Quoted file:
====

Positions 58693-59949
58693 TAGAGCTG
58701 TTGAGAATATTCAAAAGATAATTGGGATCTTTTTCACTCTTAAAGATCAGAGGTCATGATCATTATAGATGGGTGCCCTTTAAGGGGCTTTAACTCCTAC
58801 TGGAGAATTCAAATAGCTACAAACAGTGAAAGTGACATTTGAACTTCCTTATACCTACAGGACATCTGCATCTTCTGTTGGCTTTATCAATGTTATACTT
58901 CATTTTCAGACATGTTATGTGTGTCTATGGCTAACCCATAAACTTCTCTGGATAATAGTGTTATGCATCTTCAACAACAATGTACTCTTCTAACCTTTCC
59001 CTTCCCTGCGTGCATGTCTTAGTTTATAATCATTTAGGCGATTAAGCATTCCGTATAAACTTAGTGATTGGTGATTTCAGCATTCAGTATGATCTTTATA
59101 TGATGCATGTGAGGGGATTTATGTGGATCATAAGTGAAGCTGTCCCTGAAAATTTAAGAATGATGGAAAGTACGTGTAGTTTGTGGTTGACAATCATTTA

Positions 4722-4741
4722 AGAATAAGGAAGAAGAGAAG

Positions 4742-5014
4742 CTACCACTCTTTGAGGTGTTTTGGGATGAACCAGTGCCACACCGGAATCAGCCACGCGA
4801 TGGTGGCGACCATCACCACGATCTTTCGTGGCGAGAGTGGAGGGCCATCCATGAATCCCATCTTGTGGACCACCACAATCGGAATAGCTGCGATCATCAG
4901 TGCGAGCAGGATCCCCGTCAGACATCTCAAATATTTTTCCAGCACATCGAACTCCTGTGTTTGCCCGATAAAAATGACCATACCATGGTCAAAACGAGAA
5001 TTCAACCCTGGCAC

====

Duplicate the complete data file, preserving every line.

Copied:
Positions 58693-59949
58693 TAGAGCTG
58701 TTGAGAATATTCAAAAGATAATTGGGATCTTTTTCACTCTTAAAGATCAGAGGTCATGATCATTATAGATGGGTGCCCTTTAAGGGGCTTTAACTCCTAC
58801 TGGAGAATTCAAATAGCTACAAACAGTGAAAGTGACATTTGAACTTCCTTATACCTACAGGACATCTGCATCTTCTGTTGGCTTTATCAATGTTATACTT
58901 CATTTTCAGACATGTTATGTGTGTCTATGGCTAACCCATAAACTTCTCTGGATAATAGTGTTATGCATCTTCAACAACAATGTACTCTTCTAACCTTTCC
59001 CTTCCCTGCGTGCATGTCTTAGTTTATAATCATTTAGGCGATTAAGCATTCCGTATAAACTTAGTGATTGGTGATTTCAGCATTCAGTATGATCTTTATA
59101 TGATGCATGTGAGGGGATTTATGTGGATCATAAGTGAAGCTGTCCCTGAAAATTTAAGAATGATGGAAAGTACGTGTAGTTTGTGGTTGACAATCATTTA

Positions 4722-4741
4722 AGAATAAGGAAGAAGAGAAG

Positions 4742-5014
4742 CTACCACTCTTTGAGGTGTTTTGGGATGAACCAGTGCCACACCGGAATCAGCCACGCGA
4801 TGGTGGCGACCATCACCACGATCTTTCGTGGCGAGAGTGGAGGGCCATCCATGAATCCCATCTTGTGGACCACCACAATCGGAATAGCTGCGATCATCAG
4901 TGCGAGCAGGATCCCCGTCAGACATCTCAAATATTTTTCCAGCACATCGAACTCCTGTGTTTGCCCGATAAAAATGACCATACCATGGTCAAAACGAGAA
5001 TTCAACCCTGGCAC